Men's Super-G: Beaver Creek, Colorado
It's been a race between Norway's Lasse Kjus and Austria's Hermann Maier all season. The two have been battling for the overall lead, for World Cup wins, for headlines.
In Tuesday's men's super-G at the World Alpine Ski Championships, perhaps it was appropriate that two of the world's best speed skiers tied. Yes, tied, in a race that took 52 speed demons down the sphincter-puckering steeps of Beaver Creek's Birds of Prey course, in a race so competitive that the top-9 finishers were within .85 of a second.
For the first time in World Championships history, two racers shared the first-place gold medal. Maier and Kjus arm-in-arm on the podium, with Austrian Hans Knauss just .01 seconds back from making it a menage-a-trois. Now that'd be fun to watch.
Maier, starting eighth, ripped down the same course he won on when the Birds of Prey was inaugurated in December, 1997, edging teammate Stefan Eberharter for what appeared to be a race-winning time at 1:14.53.
Knauss ripped down the course next, but Maier's time stood by just .01. Other rivals were demonized by the tough race conditions, but Kjus skied aggressively. On two occasions nearly losing it, he crossed the line and his time popped up No. 1 on the screen.
"When I saw the No. 1 after Lasse's run, I was upset. I didn't see the time," Maier said, kicking the snow in disappointment and letting out a scream that would scare even Arnold Schwarzenegger. "I was disappointed I didn't win."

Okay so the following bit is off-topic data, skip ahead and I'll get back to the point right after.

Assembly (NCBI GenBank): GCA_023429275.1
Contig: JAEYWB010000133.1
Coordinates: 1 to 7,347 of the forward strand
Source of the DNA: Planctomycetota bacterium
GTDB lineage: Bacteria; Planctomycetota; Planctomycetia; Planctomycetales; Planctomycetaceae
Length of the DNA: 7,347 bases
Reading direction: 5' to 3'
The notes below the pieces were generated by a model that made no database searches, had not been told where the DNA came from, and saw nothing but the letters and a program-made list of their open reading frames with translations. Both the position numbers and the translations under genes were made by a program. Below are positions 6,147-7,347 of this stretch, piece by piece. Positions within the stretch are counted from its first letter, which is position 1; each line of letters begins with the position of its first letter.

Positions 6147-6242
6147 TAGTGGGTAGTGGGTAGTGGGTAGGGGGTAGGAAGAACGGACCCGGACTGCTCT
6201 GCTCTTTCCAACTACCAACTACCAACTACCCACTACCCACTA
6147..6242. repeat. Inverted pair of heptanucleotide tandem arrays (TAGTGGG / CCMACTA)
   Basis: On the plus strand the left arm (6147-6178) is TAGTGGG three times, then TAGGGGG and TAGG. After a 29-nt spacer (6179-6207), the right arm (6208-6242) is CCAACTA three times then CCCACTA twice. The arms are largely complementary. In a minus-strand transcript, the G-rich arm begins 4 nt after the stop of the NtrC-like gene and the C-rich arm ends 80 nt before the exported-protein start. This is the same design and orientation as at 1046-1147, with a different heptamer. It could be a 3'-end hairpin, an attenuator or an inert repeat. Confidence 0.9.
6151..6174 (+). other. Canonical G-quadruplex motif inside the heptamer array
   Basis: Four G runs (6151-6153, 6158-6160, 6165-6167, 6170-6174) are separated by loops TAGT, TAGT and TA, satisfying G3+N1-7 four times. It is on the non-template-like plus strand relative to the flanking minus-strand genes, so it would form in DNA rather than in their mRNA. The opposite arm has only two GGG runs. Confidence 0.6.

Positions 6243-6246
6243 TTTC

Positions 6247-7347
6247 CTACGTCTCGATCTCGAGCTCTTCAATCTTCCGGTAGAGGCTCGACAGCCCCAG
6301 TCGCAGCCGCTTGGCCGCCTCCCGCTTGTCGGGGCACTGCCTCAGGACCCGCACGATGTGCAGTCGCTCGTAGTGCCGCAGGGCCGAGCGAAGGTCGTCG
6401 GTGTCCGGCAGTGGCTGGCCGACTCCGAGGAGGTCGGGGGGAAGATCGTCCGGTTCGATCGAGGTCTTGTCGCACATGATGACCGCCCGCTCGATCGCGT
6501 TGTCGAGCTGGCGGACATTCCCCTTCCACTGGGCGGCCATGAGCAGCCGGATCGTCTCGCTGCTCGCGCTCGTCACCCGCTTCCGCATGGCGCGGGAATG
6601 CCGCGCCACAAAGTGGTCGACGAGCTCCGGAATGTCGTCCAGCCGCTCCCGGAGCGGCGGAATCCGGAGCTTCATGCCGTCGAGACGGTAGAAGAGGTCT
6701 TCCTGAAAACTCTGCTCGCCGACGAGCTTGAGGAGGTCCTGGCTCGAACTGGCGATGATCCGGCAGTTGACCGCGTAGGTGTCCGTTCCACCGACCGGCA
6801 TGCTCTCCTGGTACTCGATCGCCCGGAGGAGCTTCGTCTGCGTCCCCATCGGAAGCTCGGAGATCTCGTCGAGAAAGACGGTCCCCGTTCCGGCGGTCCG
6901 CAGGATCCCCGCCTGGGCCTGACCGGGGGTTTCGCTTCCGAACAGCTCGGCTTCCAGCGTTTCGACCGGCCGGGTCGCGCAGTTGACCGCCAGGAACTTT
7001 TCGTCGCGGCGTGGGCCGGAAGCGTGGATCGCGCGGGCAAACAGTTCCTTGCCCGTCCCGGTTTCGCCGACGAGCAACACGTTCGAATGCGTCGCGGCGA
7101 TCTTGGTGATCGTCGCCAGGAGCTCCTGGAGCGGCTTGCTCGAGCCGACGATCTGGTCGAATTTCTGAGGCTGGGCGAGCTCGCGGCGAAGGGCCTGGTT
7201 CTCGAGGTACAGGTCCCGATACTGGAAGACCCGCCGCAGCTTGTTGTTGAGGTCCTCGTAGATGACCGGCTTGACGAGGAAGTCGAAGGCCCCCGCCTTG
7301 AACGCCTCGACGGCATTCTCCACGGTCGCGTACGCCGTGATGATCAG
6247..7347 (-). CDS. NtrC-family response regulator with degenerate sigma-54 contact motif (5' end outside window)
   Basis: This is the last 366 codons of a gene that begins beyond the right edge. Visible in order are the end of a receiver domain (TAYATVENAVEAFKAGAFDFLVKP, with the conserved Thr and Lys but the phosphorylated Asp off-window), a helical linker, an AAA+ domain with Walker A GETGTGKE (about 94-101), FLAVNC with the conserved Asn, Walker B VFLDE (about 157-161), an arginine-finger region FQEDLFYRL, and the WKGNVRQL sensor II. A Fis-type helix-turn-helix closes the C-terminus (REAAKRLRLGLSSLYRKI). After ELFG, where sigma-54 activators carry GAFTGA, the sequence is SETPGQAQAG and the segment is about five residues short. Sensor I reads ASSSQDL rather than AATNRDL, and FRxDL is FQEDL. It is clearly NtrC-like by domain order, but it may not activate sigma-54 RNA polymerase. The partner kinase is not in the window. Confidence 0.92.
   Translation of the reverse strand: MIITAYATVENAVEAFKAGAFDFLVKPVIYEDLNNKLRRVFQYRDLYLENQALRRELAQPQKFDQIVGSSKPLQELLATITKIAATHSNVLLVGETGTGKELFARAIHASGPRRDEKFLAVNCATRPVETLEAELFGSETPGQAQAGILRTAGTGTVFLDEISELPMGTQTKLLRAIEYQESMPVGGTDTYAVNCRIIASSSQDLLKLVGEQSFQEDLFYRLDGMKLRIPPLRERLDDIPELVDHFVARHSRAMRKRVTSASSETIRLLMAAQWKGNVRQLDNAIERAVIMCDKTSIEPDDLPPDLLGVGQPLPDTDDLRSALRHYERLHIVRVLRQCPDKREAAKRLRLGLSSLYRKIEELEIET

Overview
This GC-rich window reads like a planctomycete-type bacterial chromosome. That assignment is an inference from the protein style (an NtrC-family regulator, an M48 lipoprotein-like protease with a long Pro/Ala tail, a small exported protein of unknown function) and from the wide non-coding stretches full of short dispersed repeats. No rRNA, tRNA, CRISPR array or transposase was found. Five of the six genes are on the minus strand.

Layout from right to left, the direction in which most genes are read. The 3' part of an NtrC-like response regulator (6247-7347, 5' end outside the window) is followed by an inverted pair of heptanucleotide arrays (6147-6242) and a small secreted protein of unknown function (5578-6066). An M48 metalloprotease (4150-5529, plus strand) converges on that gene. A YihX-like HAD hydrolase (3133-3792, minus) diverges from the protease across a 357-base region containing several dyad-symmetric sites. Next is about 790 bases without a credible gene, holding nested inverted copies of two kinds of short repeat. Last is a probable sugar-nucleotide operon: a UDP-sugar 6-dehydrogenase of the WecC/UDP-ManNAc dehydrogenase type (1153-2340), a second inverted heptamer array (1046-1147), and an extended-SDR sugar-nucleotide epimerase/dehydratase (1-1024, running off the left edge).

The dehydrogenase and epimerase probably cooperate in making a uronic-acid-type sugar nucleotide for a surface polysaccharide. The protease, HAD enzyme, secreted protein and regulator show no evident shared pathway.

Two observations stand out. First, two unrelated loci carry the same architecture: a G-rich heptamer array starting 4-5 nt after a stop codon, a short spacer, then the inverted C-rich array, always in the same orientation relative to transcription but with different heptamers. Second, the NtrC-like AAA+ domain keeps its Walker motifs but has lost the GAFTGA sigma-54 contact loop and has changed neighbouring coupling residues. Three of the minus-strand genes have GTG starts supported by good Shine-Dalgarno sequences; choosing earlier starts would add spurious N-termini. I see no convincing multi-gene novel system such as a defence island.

Kjus and Maier shared the World Championships first double podium, and Kjus had no problem with it.
"It was a great race. Hermann Maier is probably the greatest skier in the world right now, so to share the podium with him is an honor," Kjus said.
American Chad Fleischer's been talking the talk for a long time. Finally, Vail's resident World Cup skier finally walked the walk. With the world watching, Fleischer busted third out of the start house and dusted most of the field, finishing sixth, less than three-hundredths of a second off the winner's podium.
While he didn't win, it was his first top-10 result in international ski racing. He knows he's closecloser than he's ever been.
"It just feels so great to have a race like this. My strength is in the downhill, so I'm really looking forward to Saturday's race," said an ebullient Fleischer at Tuesday's finish line. "There was one or two turns that I could have skied cleaner. To lose third by such a close margin eats you up, but I'm stoked."
A six-year veteran of the US Ski Team, the 27-year-old, 215-pound, 6-foot-3 Fleischer could very well be the next Tommy Moe or Picabo Street. He hopes his chances will come in Saturday's downhill on the same Birds of Prey course.
American Bode Miller said the course was fast and bumpy, "the top part of the course was all off-camber. If you weren't in the line, you got shot out."
Miller, a giant slalom specialist, finished 26th at 2.59 seconds back. Other racers would be happy with that. Goderdzi Dasvani of Georgia finished last, nearly 12 seconds off the winning pace. The final five spots were filled by such skiing powerhouse teams including Belgium, Ireland, Argentina and South Africa.
How tough is the Birds of Prey course? When it was inaugurated to rave reviews in December 1997, only 35 racers managed to finish the race, while 27 did not finish and 4 disqualified. The World Championships field of 52 performed much better, with only six racers not finishing, including American Casey Puckett, who lost his ski high on the course, and two did not start.
Over at Vail, the women prepared for the downhill, but France's Regine Cavagnoud was injured during the training run. The women's super-G takes place tomorrow at 12:30 local time at Vail.
Andrew Hood, Mountain Zone Correspondent
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